The United Nations announced a five million dollar project Monday to clean up wartime contamination in Vietnam caused by Agent Orange sprayed by the US military, but said much more money was needed.
(Files) Agent Orange sprayed by the US military during the Vietnam War
The project by the UN development agency will focus on contamination at the airport in Bien Hoa, near the fast-developing southern metropolis of Ho Chi Minh City. The UN's resident coordinator, John Hendra, said it was the worst-affected site.
Experts have also identified two other former US air bases, at Danang and Phu Cat, as "hotspots" of dioxin contamination. Dioxin was a component of Agent Orange and other herbicides stored at the bases.
US aircraft sprayed the chemicals to strip trees of foliage during the Vietnam War in order to deprive communist Viet Cong forces of cover and food.
Vietnam blames the dioxin for a spate of birth deformities and it has also been linked to cancer.
"The concentration of dioxin in the three main hotspots is much higher than nationally and internationally agreed standards," the UN Development Programme (UNDP) said in a statement.
"Without action, the hotspots will continue to contaminate the wider environment and pose a serious health risk to people living and working nearby."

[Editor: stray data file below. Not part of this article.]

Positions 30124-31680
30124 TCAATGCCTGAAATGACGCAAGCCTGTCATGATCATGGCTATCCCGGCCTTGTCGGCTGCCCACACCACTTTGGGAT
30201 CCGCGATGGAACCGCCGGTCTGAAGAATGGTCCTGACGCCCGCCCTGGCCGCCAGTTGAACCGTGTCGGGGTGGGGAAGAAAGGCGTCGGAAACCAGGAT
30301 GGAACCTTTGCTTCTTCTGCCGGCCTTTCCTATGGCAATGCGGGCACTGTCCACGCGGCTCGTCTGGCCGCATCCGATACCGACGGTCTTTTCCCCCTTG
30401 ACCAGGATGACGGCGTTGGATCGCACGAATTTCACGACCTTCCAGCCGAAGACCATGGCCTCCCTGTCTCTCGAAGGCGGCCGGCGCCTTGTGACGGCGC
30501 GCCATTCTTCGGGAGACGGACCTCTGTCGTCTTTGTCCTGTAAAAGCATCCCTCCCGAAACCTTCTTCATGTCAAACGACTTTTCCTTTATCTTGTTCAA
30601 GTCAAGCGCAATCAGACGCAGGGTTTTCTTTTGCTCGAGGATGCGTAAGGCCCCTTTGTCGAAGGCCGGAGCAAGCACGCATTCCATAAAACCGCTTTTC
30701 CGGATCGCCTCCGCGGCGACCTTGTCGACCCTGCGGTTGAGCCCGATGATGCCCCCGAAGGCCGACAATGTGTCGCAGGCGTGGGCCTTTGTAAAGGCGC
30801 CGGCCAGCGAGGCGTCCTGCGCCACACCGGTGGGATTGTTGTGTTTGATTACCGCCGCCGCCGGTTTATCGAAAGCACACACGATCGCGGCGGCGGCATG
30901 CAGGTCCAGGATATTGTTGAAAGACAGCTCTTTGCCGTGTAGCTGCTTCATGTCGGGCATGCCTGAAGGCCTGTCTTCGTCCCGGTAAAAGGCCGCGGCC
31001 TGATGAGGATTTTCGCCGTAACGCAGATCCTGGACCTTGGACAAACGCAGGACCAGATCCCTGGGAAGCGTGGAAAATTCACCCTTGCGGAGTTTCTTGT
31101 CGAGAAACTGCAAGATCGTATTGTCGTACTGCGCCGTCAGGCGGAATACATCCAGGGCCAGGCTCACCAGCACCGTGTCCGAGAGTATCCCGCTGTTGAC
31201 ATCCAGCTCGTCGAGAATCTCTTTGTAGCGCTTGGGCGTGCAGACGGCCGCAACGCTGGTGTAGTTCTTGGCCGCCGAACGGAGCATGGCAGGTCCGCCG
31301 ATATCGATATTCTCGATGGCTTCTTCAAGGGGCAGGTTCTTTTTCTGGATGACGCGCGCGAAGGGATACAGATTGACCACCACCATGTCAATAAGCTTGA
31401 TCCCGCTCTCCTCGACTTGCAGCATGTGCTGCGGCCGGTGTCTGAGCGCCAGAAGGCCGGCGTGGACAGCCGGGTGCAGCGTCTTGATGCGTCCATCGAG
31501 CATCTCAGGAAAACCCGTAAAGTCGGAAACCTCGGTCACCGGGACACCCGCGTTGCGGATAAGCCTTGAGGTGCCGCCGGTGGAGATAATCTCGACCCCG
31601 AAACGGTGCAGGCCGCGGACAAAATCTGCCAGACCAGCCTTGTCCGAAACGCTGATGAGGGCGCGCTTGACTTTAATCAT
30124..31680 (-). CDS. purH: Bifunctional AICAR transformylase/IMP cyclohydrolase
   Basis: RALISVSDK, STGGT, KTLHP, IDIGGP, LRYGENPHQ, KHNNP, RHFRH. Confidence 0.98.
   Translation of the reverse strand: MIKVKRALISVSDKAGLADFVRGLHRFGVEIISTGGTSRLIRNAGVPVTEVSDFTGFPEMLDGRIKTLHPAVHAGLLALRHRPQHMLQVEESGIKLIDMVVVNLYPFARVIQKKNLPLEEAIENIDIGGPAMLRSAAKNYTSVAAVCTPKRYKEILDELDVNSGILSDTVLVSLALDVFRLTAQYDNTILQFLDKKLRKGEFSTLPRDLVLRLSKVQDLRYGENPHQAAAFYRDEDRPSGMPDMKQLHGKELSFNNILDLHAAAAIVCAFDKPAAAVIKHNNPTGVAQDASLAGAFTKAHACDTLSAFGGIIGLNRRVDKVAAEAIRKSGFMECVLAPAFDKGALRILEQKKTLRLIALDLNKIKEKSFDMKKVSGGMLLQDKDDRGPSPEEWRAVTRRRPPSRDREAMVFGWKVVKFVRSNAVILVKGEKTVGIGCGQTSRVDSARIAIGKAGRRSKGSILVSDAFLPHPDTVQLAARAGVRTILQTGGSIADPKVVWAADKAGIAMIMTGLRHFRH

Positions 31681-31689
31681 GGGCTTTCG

Cleaning up all three former air bases would cost an estimated 59 million dollars, most of which still needs to be committed, said Koos Neefjes, an adviser on dioxin to the UN in Hanoi.
The Vietnamese government has already spent five million dollars building a four-hectare (10-acre) landfill that holds contaminants at Bien Hoa.
Under the new project, contaminated soil at smaller sites elsewhere at the airport will be destroyed using technology that has been used successfully elsewhere, although not with such high levels of dioxin, Neefjes told AFP.
The project is expected to last three or four years.
Vietnam's Ministry of Natural Resources and Environment will carry out the project, funded by the UNDP along with the Global Environment Facility, an independent financial organisation.
Since 2007, the US Congress has appropriated nine million dollars to help the Vietnam clean-up and related health activities. At Vietnam's request, the United States is focusing help on the Danang site, where preparatory work has been underway and the actual clean-up is expected to begin next year.